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Cassandra Gentry, 68, has lupus and takes medications that suppress her immune system. She is also raising two grandchildren, and she’s been especially worried since Monday, when a pharmacist handed her medications to her and urged her to lie low: As an older person with underlying health conditions, she is at high risk of dying of the novel coronavirus if she contracts it.

“It seems like it’s targeted at the older generation,” said the District resident, who lives with her 9-year-old granddaughter, whose father died a few years ago, and her 14-year-old grandson, whom Gentry has raised since infancy.

As the coronavirus ravages the world, older people and those with health problems are being warned to self-isolate to avoid catching the virus that causes covid-19, which is exceptionally lethal for them. Children, on the other hand, are believed to be less seriously affected but may play a major role in spreading the virus. And so, like millions of grandparents across the United States who are primary or critical caretakers for their grandchildren, Gentry faces a quandary: Caring for herself is at odds with caring for them.

And it raises a horrible question.

“If something happens to us,” she said, “what happens to our children?”

More than 6 million children in the United States live with a grandparent, and about 2.4 million live in a household headed by grandparents without a birth parent in the home, according to Generations United, a national organization that advocates for multigenerational families.

One in four children under 5 are looked after by grandparents while parents work or attend school, according to a report based on data from the 2010 Census.

And many of these families have relied on now-shuttered school systems to provide both care and food for children during the day.

“We’ve seen the advice that grandparents should stay away from grandchildren and they should connect through technology — but if they’re living with them, they can’t,” said Donna Butts, the organization’s executive director.

Gentry has been leaving her apartment at Plaza West, an apartment complex in the District dedicated to grandparents raising their grandchildren, to buy groceries and take her grandchildren to pick up free lunches from school. She is grateful she has them with her and is not isolated alone at home. But she realizes this could put her at higher risk of exposure.

“Now they’re saying, ‘Don’t hug your kids,’ that’s all over my website this morning,” she said. She looked over at her 9-year-old granddaughter, Jada, who was wearing a green St. Patrick’s Day headband.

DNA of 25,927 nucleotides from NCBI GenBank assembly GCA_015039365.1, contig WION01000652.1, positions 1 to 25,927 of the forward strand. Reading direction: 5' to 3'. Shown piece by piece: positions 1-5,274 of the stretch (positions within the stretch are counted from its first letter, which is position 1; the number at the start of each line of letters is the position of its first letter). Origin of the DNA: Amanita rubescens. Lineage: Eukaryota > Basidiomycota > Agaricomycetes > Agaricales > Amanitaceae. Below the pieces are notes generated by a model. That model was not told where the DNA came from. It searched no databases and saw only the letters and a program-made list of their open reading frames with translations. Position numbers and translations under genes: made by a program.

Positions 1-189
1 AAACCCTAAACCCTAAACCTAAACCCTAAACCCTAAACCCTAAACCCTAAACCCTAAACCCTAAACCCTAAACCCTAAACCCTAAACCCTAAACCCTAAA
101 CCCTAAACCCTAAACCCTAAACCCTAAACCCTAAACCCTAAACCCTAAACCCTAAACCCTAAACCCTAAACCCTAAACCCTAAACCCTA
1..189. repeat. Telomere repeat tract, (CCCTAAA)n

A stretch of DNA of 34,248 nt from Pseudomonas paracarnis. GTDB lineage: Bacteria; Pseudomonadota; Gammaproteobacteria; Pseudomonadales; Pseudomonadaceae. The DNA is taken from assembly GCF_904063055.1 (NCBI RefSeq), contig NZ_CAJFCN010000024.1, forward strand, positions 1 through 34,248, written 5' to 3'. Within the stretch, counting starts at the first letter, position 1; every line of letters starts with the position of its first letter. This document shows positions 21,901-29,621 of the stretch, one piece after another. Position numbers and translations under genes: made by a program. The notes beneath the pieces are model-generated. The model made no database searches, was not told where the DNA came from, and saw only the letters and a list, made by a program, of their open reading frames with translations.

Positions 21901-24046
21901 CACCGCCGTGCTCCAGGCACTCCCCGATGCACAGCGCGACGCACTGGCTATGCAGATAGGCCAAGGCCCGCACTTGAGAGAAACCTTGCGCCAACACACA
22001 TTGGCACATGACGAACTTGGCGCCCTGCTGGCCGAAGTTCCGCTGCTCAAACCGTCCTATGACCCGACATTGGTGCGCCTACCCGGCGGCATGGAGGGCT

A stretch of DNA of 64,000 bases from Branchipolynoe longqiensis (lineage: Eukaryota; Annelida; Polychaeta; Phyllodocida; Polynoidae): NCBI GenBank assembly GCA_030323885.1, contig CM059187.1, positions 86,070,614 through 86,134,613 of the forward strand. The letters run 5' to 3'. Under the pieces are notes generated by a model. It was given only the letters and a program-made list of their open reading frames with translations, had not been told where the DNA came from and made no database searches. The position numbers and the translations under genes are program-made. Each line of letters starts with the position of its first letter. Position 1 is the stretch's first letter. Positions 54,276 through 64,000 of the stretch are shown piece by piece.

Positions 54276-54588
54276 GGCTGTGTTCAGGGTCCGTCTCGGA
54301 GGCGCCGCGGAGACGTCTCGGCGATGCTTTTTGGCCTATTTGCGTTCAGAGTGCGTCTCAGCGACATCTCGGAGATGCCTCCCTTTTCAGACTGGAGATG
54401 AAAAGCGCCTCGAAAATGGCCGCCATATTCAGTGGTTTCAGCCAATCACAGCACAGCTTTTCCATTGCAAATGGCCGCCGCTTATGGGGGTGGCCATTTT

“She was in her room last night but when I woke up this morning she was in the bed up under me,” she said. “That’s a hard one. We’re so close.”

Filling a critical gap

The fact that grandparents and relatives across the country fill a critical gap for parents who can’t afford the high costs of child care reflects a failure in the system, said Vicki Shabo, a senior fellow at New America’s Better Life Lab and an expert on gender equity and work.

“The reality is that until Congress acts and passes the emergency legislation that they’re thinking about or are considering to help parents deal with school closures, many parents may have no alternative but to risk the health of grandparents and send them there,” Shabo said.

“[It] just shows the ways in which our care infrastructure and our work infrastructure need to be brought into line with what families are facing.”

The nation’s opioid crisis has increased the ranks of grandparents providing care. Magdalena Andreozzi of West Warwick, R.I., has been raising her 6-year-old granddaughter since she was 18 months old as her daughter has battled addiction. On Friday afternoon, she was stunned to learn that school was closing because of the coronavirus.

“I’m just getting over an eight-week stint of walking pneumonia and then I’m hit with this,” said Andreozzi, 57. “Honestly, I’m scared. . . . How do I take care of my grandchild without compromising myself?”

Andreozzi runs a nonprofit called Grands Flourish that supports people raising grandchildren in the state, where she said around 14,000 children are being cared for by grandparents.

“We’ve had an onslaught of calls from grandparents who have questions and concerns and I don’t have a lot of direction to give them because I don’t have a lot of direction myself,” she said. “School is respite care in a way; it allows them six or seven hours a day to do part-time jobs, to go shopping.”

Many of them are fostering or in the process of adopting their grandchildren, which may make them hesitant to seek care if they get sick, as government authorities can remove children in an environment they deem unsafe.

“It may be that grandparents won’t be as forthcoming about how they’re feeling because they’re worried they’re not able to offer a safe, clean environment,” Andreozzi said.